If you restrict them based on profiling, that can open another can of worms with human resources. Also, who is responsible for the strictness of the enforcement – the companies that apply for licenses, the users that use the system, or some government agencies like TSA? Would they check everyone’s laptop to see if they are carrying restricted software outside the US/Canada and if they do, will they promise not to use that software while they are outside the country? When you make a rule, especially Internet-related rules, it is going to be hard to enforce it.
Also, what happens if a user spoofs their IP/location, etc. How would you enforce the usage of that user? Or even the bigger question, if a hacker accesses company information without their consent, would the software company still be responsible for letting them use it – with or without their consent?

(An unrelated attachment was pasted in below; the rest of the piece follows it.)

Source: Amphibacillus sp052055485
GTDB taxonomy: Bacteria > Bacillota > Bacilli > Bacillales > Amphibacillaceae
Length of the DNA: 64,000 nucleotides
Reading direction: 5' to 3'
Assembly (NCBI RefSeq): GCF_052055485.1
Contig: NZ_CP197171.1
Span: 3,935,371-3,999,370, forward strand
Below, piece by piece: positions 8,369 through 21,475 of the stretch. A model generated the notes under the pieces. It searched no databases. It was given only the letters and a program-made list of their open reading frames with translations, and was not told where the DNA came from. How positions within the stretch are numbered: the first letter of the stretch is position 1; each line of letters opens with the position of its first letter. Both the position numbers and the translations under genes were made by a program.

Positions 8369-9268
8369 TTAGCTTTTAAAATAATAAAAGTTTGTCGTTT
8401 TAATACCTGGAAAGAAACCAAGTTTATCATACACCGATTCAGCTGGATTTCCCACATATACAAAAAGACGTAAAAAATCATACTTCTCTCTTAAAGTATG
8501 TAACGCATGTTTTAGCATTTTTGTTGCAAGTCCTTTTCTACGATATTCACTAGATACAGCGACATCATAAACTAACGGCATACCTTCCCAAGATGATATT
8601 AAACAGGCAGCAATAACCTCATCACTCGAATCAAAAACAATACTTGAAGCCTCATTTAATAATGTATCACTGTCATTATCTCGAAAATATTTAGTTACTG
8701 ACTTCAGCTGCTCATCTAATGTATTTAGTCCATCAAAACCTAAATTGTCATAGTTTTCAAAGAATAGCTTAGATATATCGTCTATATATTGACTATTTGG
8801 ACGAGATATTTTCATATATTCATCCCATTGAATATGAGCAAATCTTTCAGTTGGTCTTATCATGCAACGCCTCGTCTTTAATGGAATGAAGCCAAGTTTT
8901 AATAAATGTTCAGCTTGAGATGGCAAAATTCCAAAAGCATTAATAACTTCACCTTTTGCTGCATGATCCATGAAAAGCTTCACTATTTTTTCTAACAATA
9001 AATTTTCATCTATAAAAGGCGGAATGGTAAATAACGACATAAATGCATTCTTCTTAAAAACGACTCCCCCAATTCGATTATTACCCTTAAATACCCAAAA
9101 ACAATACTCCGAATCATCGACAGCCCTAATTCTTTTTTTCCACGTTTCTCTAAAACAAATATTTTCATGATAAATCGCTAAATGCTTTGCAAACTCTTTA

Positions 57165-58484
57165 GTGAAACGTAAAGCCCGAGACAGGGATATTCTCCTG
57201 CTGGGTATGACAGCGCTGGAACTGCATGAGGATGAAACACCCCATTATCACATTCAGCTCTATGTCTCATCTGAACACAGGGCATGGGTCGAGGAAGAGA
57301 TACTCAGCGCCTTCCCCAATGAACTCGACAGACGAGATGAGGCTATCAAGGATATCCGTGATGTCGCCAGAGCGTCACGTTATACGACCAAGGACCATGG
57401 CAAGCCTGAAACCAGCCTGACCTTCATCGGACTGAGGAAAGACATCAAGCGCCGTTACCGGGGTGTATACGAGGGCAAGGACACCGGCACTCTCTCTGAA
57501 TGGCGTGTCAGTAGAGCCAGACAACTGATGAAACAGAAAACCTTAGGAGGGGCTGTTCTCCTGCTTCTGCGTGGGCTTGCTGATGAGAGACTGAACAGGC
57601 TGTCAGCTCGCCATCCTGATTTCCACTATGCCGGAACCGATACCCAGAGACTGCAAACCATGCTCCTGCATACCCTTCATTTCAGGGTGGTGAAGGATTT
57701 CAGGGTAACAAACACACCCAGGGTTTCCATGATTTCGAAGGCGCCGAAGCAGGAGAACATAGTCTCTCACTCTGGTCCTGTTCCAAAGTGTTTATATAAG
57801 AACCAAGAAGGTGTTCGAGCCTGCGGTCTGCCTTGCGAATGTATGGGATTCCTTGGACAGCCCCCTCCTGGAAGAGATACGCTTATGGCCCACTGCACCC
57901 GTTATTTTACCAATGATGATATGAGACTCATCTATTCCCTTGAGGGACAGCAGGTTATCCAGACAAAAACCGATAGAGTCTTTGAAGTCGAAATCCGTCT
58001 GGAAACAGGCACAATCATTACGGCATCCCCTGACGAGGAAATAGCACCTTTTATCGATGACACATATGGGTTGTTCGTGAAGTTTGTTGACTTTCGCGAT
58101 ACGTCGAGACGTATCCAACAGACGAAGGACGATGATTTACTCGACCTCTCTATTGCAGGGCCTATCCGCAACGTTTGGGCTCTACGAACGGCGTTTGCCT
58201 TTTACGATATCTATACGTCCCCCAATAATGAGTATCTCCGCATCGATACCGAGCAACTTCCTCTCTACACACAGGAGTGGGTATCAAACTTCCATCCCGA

An interesting fact is that the rule applies ONLY if all of the below is true.
- It provides a GUI interface.
- Reduces pixel variations when the scale changes – In other words, AI fixed the pixel blind spots to avoid pixelation.
- Trains a Deep CNN to detect objects of interest from positive/negative samples.
- Identifies objects in geospatial imagery using the trained models.
The underlying research work and the software itself is not restricted from usage. Specifically, this restriction targets non-technical users utilizing this as a mechanism to identify “points of interest” in specific geo-locations. This raises the following questions:
- If we are worried about an enemy state, given the funding and governmental support they have, how long would it take for them to develop an equivalent or better GUI interface to use?
- If a company obtains a license to export this software with the GUI to someone and if they build an API interface (not the GUI interface) then would the same restrictions apply?